What is Exemplary Science Teaching and How Can it be Utilized in the Classroom?

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Exemplary science teaching has many components and they can each lead to various ways of being implemented in the classroom. Before taking this class, I had no idea of the importance of exemplary science teaching or teaching in general. It really makes a difference in the students’ lives, as learners.

Exemplary science teaching is teaching students skills by not just making them memorize facts or listen to lectures, but to allow them to “do” and become life-long learners. As the saying goes, “Give a man a fish, you feed him for a day. Teach the man to fish, you feed him for a lifetime.” This saying relates to exemplary science teaching because, in this method, teachers do not just give students the facts, but show them how to maintain, focus on, and learn from the facts.

Science is a class where students must always use their senses and make observations about their surroundings. This is science. It is observing the natural world and learning about it through these observations, and then coming up with conclusions about how and why things work. Below is a list of specific qualities, that I have learned, that make for exemplary science teaching:

  • Student-centered activities
  • More doing and experimenting
  • Less lecturing
  • Teachers being the leader in what children learn, but the learning must be student-centered.
  • Students asking questions
  • Students working out problems and becoming innovators.
  • Students designing the class time and how it is spent.
  • Instead of busy work, students will be active in the classroom
  • Students being in charge of their own learning, while the teacher is there to encourage exploration
  • Students exploring facts on their own and how they work.
  • Students helping other students
  • Teachers accommodating the lesson to fit the needs of the students
  • Flexibility from the teacher.
  • Teachers encouraging students to discover information on their own, while being a guide
  • Many discussions in and out of class.

Teachers who implement the exemplary teaching model, create students that are free-thinkers, can problem solve, are creative, and can not only memorize information, but use it! This leads to happier students and teachers! Which also leads to more productive school systems!

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Below is a link to a video that I would like to share with you! Check it out! It is a video about how STEM classes in schools are working to create a generation of students with critical thinking skills and autonomy over their learning. STEM stands for science, technology, engineering, and mathematics. It is imperative that we use exemplary science teaching to allow students to exercise their critical thinking and problem solving skills.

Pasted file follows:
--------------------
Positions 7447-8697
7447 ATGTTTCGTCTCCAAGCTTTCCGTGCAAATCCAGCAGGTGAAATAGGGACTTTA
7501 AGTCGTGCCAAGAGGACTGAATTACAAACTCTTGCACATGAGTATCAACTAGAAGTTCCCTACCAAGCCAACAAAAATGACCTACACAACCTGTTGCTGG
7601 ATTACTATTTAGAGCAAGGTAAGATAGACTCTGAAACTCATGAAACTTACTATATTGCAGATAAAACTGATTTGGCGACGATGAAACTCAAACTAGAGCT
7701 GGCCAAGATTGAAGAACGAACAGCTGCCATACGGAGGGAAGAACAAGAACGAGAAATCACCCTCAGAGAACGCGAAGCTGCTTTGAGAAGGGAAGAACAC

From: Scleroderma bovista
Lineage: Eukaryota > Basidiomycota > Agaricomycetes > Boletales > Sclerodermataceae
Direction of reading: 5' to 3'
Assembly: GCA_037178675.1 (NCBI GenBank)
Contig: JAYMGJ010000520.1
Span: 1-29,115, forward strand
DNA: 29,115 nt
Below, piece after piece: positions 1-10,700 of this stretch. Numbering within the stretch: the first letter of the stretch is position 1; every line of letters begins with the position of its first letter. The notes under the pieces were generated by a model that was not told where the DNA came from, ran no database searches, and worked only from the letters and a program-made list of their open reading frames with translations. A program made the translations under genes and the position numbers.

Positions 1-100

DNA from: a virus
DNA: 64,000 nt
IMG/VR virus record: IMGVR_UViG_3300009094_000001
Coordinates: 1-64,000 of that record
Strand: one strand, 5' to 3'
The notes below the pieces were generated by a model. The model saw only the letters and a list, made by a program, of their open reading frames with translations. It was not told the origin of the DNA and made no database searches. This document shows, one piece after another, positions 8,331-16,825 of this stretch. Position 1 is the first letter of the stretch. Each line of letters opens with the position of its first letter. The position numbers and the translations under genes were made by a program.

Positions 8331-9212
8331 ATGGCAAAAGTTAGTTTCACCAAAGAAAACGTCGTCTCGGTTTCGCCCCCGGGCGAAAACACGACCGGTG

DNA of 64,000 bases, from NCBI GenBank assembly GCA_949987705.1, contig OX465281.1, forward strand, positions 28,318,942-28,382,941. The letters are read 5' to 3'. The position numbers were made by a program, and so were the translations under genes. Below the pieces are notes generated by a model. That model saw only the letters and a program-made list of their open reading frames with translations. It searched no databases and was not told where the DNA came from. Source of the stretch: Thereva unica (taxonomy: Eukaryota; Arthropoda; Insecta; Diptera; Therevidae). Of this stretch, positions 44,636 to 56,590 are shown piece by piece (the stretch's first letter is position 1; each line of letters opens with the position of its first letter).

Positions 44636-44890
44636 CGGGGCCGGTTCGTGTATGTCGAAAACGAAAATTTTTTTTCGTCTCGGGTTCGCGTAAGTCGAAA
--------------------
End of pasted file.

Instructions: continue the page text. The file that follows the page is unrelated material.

Here are two examples of Exemplary Science Teaching in Action in the Science Classroom!

  • Make the next unit or activity student-centered. This means that you must allow the students to guide the lesson, while you are there to guide them further. Make the learning and activities be up to them and let them be active and in charge of their learning. Students like having choices, especially adolescents!

Example: If you are teaching a biology class, start the human biology unit with asking the students what they want to know about human biology. Make a list and compare it against the standards you are supposed to teach and modify the lesson to keep the class interested. For example, if they want to learn how long a person can go without food and water and how it effects the body, answer this question, but also stick with the standards. For example, you can talk about how important water and food play in our survival and what they do for each of our individual cells.

  • Make the next lab in a chemistry class a problem-solving lab and work the students’ problem solving skills. Do not give them a specific procedure to follow, but just give them background information on the topic, then let them try different methods to solve the problem. Let it be up to them how the problem is solved and if they do not do it right the first time, let them try again.

Example: A good example that I can think of from my own chemistry class in high school is when the teacher mixed a couple of components into a jar and we had to problem solve and determine how to separate them and measure how much we ended up with. We had poppy seeds, iron fillings, and salt. We each had to mix them together in a jar, then use different methods to remove each component and weigh what we ended up with. The purpose was to show us how chemists separate chemical compounds and how to problem solve.


1 Comment

  1. You have some really good ideas! If I were to give some suggestions, one would be to explain why you put your video in there. I really like the video and I think it has some good ideas, but there is no context as to why you included it in your blog. Also, I like the pictures and quotes that you included, but I would spread them out more so you don’t have a bunch of text all in a row before and after the videos/pictures. Overall it’s a good blog!

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